The Sunday night drives to Howard Johnson’s for a quart of hand-packed chocolate ice cream (the superior brand in those days) to be eaten with salted peanuts sprinkled on top; the nights in front of the TV when my dad would devour an entire column of Hydrox cookies (they’re making a comeback!) and a quart of milk; the Cottage Pudding recipe from The Joy of Cooking for special occasions; the chocolate sauce (also from Joy) that hardened as soon as it hit the ice cream; Ovaltine on those nights when nightmares surfaced; and the rapture over chocolate ice cream from Bailey’s of Boston.
When I went off to college, Dad shipped chocolate covered pretzels from Fanny Farmer to me and, for my 40th birthday dinner, he placed plain milk chocolate Hershey bars at each place—the ultimate party favor. As adults, we all picked over the boxes of Godiva chocolates and shared his Hershey kisses—he called them “pills”—in his kitchen. We visited Christian Constant in Paris for its celebrated cocoa that was, finally, a chocolate almost too rich, too luscious to finish.
Yes, my sweetest memories are dipped in chocolate. And the bittersweet, too.
This week, my dad would have turned 93 and I happily followed the ritual I have enjoyed every year since his death in 1996: I buy 100 of those favorite Hershey bars—no nuts, milk chocolate—and just hand them out, randomly, to people I cross paths with on that day. The first one always goes to the cashier wherever I pick them up and from there on, it’s a sweet ride.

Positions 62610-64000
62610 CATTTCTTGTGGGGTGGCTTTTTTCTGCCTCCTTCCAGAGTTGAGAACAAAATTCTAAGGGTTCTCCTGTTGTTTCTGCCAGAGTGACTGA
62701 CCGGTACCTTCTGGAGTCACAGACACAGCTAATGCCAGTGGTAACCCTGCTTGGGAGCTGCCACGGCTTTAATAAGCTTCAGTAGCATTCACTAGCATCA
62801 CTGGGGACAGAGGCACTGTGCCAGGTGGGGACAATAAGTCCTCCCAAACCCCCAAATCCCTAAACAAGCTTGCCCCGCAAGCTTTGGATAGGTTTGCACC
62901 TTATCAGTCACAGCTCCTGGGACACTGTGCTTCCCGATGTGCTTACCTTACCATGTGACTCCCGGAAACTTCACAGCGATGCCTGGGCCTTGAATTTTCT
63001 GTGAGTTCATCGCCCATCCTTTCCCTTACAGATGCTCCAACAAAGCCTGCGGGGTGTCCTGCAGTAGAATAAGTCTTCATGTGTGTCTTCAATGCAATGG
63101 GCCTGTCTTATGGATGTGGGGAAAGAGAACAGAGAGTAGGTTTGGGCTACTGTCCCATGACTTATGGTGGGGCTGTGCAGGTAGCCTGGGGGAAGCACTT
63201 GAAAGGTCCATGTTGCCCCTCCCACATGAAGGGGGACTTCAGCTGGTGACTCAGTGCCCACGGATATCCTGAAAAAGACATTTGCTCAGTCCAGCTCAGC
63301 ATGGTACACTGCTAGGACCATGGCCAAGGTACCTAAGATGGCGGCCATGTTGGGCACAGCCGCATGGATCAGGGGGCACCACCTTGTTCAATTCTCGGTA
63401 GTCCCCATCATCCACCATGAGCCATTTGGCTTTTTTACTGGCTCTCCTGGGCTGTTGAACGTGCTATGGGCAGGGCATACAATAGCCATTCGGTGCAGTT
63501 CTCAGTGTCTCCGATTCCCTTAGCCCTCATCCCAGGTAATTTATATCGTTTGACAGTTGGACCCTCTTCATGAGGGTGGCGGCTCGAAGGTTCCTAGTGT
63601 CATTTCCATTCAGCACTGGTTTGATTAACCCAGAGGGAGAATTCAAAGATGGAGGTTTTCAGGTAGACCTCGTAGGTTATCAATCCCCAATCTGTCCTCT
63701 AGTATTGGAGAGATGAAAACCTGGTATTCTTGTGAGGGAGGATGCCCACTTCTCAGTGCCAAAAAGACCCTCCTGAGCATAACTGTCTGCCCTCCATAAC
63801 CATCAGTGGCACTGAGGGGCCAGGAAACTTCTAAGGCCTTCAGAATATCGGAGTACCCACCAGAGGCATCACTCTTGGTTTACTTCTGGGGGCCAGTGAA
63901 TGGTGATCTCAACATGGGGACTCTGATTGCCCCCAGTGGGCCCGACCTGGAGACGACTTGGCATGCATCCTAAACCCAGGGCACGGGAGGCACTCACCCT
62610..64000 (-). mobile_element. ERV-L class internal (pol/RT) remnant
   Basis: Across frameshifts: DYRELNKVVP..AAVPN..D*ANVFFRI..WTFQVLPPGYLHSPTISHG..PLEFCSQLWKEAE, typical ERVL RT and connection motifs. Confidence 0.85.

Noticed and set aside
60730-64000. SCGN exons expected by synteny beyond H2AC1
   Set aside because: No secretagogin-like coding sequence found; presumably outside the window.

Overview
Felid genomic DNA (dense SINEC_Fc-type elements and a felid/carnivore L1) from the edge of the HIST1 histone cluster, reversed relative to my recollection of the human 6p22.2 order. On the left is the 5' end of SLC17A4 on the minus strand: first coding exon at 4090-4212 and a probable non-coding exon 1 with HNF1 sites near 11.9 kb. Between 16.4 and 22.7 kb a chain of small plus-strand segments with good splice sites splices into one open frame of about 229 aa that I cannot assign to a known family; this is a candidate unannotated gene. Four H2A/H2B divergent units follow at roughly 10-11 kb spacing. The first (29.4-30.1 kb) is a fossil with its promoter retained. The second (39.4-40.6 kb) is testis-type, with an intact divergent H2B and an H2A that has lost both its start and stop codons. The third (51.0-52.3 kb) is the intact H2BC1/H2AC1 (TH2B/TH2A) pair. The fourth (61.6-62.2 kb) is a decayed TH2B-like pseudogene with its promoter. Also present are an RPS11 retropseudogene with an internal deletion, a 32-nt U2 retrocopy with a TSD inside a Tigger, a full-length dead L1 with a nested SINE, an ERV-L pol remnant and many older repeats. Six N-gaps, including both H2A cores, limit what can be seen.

This year, it was an elevator full of patients on the way to doctors’ appointments, a condo concierge, students in one of my obituary-writing workshops, a waiter in my favorite Mexican spot, the dry cleaners, a handful of guys at the car wash, a carpenter repairing our coffee table, the valet parking guy at lunch, the mailman and a dozen or so friends who have come to expect them over the years.
I have made friends with a postal clerk whose late mother died on my dad’s birthday and a saleswoman at Saks who came around the counter to give me a tearful hug. One waitress at lunch asked for a second one to take home to her mother as a token of her own appreciation. I’ve shared them with tennis teams, slipped them in neighbors’ mailboxes and handed them out while hiking the Inca Trail in Peru.
Even people who don’t like chocolate (yes, there are a few out there) graciously take the Hershey bar to share with someone they know who needs it – as an emotional boost and to remind them there can be a happy, upbeat way to keep a loved one’s personality paying it forward in a way that is not morbid or maudlin. Really, the treat is all mine, being able to share a few words about him with friends and total strangers, keeping his memory alive with a smile.